Interesting article in the Law Gazette recently by legal journalist Rachel Rothwell discussing the implications of the Lord Justice Jackson reforms of civil litigation costs. Rothwell points out that many personal injury lawyers including myself were frustrated that when the Legal Aid Sentencing and Punishment of Offenders Bill was drafted Jackson’s proposal for a 10% increase in general damages was conspicuous by its absence.
Only 1/10 Will Benefit From Increase In Damages
Granted Judges have been given power to increase payouts broadly by 10% but as only 1/10 of civil litigation claimants will ever see the inside of a courtroom the majority are essentially relying on the good faith of insurers. I’ll eat my hat if insurers take heed of this particular recommendation and start voluntary offering higher damagers! In reality most claimants will never see this 10%.
With Regards to Qualified Oneway Costs Shifting (QOCS) I agree with Rothwell that the Civil Justice Council’s panel of both claimant and defendant lawyers is the best way of determining how to implement Jackson’s recommendations.
Personal Injury Lawyers Should Be Consulted In All Areas Of Implementing Jackson Reform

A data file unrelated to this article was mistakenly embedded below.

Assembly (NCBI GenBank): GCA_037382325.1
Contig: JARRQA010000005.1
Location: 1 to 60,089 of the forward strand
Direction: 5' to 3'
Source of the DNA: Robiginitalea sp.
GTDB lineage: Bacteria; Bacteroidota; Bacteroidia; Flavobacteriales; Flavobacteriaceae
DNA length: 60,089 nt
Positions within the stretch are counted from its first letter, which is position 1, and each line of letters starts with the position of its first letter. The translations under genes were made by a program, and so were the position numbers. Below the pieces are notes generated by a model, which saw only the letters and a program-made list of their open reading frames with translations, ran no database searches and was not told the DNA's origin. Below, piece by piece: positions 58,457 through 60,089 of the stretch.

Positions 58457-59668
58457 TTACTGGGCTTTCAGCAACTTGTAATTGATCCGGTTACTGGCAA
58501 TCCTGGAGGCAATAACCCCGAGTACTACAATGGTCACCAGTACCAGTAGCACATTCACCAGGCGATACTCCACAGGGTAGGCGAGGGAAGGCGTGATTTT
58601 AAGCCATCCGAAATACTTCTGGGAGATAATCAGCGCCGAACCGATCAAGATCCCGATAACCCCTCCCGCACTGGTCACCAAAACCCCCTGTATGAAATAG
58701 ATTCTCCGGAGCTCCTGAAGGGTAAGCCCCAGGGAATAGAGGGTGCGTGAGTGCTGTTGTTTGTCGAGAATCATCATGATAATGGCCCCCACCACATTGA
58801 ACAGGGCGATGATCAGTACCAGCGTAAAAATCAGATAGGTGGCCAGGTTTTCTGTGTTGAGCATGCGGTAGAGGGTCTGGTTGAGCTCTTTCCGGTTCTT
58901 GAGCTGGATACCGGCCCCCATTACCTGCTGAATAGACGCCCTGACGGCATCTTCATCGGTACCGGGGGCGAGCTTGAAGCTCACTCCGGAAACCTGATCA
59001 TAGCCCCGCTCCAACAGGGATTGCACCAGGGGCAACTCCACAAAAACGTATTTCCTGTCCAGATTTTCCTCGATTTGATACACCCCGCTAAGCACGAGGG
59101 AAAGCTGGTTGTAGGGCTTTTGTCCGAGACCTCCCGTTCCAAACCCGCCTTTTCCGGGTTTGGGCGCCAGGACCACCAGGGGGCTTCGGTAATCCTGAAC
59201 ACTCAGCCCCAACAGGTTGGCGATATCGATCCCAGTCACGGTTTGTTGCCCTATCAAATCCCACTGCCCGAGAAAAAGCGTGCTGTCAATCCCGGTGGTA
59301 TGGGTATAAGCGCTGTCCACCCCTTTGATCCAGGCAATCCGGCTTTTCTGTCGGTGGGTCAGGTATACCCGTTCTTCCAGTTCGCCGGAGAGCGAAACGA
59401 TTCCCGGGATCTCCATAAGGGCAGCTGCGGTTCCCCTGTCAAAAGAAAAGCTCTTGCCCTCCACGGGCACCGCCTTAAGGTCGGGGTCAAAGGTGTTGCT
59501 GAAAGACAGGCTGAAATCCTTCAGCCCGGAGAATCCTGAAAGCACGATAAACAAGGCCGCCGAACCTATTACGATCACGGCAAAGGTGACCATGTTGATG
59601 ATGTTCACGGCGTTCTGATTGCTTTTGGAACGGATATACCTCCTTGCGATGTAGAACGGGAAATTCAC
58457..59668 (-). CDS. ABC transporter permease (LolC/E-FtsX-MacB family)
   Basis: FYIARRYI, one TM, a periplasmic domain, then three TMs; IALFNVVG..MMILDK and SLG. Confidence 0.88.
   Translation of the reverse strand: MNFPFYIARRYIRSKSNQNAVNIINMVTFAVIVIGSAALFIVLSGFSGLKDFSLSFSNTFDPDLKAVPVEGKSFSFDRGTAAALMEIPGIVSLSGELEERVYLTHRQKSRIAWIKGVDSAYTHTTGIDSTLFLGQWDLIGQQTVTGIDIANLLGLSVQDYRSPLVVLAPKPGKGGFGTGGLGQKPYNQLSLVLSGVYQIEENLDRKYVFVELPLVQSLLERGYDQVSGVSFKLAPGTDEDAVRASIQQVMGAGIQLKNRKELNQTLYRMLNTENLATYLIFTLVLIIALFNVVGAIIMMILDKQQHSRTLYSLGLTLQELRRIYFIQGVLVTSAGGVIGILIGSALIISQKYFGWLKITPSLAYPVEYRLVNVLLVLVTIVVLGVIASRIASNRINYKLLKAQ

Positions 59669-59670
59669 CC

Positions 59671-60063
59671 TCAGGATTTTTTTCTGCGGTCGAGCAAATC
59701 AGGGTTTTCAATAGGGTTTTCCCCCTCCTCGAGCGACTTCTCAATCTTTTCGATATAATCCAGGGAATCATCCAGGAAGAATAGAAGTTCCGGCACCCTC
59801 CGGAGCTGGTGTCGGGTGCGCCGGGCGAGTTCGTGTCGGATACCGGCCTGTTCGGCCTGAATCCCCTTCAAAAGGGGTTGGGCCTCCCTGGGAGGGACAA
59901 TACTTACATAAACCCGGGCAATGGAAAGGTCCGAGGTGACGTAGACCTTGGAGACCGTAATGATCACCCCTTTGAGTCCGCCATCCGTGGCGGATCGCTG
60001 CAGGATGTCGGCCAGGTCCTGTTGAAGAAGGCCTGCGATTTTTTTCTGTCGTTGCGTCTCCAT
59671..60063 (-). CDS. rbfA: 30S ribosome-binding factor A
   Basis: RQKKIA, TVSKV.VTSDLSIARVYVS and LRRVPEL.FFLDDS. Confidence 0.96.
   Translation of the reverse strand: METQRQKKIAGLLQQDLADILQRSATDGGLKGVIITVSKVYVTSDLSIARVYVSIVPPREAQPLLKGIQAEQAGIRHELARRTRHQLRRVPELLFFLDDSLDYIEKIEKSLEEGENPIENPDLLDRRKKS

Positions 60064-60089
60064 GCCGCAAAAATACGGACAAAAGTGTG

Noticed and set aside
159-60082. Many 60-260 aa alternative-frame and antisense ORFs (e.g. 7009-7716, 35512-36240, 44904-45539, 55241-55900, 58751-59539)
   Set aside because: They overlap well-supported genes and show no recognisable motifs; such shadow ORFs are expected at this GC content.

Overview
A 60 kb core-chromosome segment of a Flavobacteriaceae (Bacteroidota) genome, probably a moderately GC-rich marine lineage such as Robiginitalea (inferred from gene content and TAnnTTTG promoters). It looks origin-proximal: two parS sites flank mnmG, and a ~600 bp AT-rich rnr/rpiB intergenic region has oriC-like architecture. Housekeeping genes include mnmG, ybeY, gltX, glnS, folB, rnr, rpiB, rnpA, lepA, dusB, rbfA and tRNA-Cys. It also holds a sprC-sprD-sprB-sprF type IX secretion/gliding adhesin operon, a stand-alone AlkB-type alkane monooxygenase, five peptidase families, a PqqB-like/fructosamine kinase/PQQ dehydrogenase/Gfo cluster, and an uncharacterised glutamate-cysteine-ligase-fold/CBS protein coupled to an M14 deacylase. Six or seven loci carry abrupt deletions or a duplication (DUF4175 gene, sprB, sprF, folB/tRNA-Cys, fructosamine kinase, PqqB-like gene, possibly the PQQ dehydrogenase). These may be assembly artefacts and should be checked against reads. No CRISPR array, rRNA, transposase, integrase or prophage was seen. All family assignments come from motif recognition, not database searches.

Yet a crucial part of this process is the setting of parameters for determining at which point a claimant is deemed wealthy enough to pay their own costs in the eventuality of a defeat. The CJC has not been involved in this process; this has instead been left to the Ministry of Justice to decide. I feel strongly that us personal injury lawyers who work on these cases daily and have regular insight into our clients’ lives must not be left out of this process.
The fear is if the MoJ were to get this wrong and be too eager for clients to foot their legal bill then many would be deterred for making their rightful claim for damages. Access to justice would be removed for those on middle or lower incomes and only very wealthy in society would be able to seek recompense.